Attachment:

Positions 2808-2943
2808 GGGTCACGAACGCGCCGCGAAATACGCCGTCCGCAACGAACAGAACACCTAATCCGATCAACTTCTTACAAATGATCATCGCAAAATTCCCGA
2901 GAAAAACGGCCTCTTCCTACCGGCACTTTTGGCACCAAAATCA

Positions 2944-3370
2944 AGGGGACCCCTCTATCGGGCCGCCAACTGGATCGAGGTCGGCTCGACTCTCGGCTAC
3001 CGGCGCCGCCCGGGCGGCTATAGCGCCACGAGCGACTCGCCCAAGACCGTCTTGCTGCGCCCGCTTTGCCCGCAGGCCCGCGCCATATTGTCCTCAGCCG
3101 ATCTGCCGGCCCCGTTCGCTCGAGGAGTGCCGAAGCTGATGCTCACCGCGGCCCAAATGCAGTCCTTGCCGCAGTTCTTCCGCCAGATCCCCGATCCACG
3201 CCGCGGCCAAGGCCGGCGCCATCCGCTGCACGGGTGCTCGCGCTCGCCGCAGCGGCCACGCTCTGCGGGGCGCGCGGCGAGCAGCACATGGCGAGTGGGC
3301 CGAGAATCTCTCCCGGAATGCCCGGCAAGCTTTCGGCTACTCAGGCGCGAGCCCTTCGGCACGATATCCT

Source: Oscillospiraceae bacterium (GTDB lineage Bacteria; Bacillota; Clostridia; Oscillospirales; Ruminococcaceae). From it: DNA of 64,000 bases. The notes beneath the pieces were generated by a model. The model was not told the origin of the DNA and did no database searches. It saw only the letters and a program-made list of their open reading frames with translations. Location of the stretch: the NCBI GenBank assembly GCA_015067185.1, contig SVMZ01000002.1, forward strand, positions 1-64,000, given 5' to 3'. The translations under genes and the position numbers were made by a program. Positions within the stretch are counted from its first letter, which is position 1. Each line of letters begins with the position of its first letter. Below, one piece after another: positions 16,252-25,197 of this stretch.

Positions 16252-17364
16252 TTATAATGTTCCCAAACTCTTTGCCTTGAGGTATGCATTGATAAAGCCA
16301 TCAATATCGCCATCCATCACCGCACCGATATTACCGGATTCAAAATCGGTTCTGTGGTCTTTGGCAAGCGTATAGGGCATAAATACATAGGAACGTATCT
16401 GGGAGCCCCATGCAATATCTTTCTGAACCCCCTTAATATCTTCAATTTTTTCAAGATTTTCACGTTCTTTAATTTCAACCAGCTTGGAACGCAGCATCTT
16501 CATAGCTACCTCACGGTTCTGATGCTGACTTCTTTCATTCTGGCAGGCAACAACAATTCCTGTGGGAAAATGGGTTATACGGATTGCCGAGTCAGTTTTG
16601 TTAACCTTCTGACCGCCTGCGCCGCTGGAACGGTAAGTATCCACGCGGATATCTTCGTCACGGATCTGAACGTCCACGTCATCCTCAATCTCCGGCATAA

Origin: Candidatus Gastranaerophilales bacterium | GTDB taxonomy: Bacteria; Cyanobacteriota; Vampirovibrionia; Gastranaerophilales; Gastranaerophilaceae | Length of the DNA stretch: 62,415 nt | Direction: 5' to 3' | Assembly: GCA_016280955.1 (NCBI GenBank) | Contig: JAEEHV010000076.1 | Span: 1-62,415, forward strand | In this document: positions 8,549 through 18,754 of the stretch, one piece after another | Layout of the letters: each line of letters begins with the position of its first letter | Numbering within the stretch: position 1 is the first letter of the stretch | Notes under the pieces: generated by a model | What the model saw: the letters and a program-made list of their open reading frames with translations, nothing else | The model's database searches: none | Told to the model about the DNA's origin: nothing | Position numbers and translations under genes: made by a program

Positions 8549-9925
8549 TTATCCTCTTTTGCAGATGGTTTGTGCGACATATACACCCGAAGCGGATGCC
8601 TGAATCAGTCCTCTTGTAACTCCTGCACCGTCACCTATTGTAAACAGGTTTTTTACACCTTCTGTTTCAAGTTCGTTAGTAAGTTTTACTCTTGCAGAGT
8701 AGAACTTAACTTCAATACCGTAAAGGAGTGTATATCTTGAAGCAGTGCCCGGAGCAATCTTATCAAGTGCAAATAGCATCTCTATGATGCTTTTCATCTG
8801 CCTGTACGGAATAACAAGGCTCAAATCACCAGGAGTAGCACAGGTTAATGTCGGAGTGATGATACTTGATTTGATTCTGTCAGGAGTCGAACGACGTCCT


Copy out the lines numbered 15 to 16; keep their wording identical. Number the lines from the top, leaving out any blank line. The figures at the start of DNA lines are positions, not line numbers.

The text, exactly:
16501 CATAGCTACCTCACGGTTCTGATGCTGACTTCTTTCATTCTGGCAGGCAACAACAATTCCTGTGGGAAAATGGGTTATACGGATTGCCGAGTCAGTTTTG
16601 TTAACCTTCTGACCGCCTGCGCCGCTGGAACGGTAAGTATCCACGCGGATATCTTCGTCACGGATCTGAACGTCCACGTCATCCTCAATCTCCGGCATAA